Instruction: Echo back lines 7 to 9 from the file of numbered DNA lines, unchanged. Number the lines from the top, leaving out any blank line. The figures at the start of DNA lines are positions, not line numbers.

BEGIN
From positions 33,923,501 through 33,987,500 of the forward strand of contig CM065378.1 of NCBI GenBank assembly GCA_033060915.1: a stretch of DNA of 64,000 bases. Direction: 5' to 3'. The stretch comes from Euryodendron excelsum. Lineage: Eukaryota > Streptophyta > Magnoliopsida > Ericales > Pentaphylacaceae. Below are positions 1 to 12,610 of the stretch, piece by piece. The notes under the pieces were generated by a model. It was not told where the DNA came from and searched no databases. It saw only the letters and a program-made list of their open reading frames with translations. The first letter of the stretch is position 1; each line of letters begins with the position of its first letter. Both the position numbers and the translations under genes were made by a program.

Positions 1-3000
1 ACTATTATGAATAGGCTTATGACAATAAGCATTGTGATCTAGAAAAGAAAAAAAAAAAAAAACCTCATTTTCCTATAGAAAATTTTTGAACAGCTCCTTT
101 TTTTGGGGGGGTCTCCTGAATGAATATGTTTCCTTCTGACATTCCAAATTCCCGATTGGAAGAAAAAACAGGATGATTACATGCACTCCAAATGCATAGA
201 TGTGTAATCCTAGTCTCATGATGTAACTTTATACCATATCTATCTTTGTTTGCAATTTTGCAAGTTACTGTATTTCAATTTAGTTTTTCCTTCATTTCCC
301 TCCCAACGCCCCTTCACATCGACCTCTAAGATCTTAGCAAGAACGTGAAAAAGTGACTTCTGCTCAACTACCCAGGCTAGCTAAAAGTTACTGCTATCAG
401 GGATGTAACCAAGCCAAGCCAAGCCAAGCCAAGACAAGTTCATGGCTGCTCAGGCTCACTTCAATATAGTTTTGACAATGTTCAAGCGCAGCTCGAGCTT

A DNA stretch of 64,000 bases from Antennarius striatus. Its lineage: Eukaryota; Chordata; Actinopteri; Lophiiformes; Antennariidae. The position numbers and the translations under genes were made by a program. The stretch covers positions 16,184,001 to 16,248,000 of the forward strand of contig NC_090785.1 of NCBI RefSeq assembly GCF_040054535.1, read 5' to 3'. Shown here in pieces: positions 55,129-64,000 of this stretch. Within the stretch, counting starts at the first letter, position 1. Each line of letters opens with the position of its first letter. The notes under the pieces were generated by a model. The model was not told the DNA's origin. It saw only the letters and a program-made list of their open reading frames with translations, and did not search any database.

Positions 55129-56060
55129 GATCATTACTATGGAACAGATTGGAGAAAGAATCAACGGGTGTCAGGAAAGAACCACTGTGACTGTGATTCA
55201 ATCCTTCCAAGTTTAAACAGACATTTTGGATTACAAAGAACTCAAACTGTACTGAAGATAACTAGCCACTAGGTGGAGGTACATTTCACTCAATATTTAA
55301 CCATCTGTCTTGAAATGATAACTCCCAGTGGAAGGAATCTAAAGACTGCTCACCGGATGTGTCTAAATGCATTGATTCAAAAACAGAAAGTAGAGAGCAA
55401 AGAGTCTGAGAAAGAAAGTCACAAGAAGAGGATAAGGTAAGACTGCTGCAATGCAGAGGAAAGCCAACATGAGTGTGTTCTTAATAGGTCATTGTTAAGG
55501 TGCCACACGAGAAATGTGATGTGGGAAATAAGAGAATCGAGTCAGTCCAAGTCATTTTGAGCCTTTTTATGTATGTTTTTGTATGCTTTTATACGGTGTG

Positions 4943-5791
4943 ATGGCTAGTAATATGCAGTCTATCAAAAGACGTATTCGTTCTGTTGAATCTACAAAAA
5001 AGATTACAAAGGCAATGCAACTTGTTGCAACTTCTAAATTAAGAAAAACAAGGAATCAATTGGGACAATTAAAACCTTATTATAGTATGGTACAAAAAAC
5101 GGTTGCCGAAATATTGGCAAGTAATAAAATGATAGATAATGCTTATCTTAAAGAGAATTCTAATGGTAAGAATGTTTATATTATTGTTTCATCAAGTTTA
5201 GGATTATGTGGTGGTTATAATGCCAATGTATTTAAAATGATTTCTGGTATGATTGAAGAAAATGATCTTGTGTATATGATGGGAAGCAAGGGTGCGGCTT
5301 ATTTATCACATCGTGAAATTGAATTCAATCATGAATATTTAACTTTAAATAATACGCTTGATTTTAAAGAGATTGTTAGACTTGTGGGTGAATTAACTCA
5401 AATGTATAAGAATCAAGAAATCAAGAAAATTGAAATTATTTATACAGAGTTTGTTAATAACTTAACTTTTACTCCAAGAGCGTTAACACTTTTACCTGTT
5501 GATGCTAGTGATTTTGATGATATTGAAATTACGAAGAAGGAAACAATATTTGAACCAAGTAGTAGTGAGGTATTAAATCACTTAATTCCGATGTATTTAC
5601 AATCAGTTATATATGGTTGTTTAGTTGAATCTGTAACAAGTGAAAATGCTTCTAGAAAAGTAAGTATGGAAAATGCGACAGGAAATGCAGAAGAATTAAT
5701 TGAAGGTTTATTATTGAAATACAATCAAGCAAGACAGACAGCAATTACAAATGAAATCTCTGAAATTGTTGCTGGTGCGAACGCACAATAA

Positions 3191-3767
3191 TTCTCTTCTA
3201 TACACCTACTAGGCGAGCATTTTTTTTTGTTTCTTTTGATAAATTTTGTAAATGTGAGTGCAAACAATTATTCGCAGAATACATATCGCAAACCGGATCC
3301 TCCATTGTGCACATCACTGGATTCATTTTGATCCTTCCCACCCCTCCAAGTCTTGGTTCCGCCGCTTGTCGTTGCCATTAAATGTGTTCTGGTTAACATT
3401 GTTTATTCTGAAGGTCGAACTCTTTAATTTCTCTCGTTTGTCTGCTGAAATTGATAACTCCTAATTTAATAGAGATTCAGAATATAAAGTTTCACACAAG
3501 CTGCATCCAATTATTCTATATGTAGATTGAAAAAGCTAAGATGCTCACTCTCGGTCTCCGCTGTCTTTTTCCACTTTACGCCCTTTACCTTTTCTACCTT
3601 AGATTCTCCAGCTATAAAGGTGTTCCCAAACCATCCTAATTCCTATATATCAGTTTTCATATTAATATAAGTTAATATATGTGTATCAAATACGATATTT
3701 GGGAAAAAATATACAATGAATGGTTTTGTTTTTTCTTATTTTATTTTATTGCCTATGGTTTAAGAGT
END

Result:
401 GGATGTAACCAAGCCAAGCCAAGCCAAGCCAAGACAAGTTCATGGCTGCTCAGGCTCACTTCAATATAGTTTTGACAATGTTCAAGCGCAGCTCGAGCTT

A DNA stretch of 64,000 bases from Antennarius striatus. Its lineage: Eukaryota; Chordata; Actinopteri; Lophiiformes; Antennariidae. The position numbers and the translations under genes were made by a program. The stretch covers positions 16,184,001 to 16,248,000 of the forward strand of contig NC_090785.1 of NCBI RefSeq assembly GCF_040054535.1, read 5' to 3'. Shown here in pieces: positions 55,129-64,000 of this stretch. Within the stretch, counting starts at the first letter, position 1. Each line of letters opens with the position of its first letter. The notes under the pieces were generated by a model. The model was not told the DNA's origin. It saw only the letters and a program-made list of their open reading frames with translations, and did not search any database.

Positions 55129-56060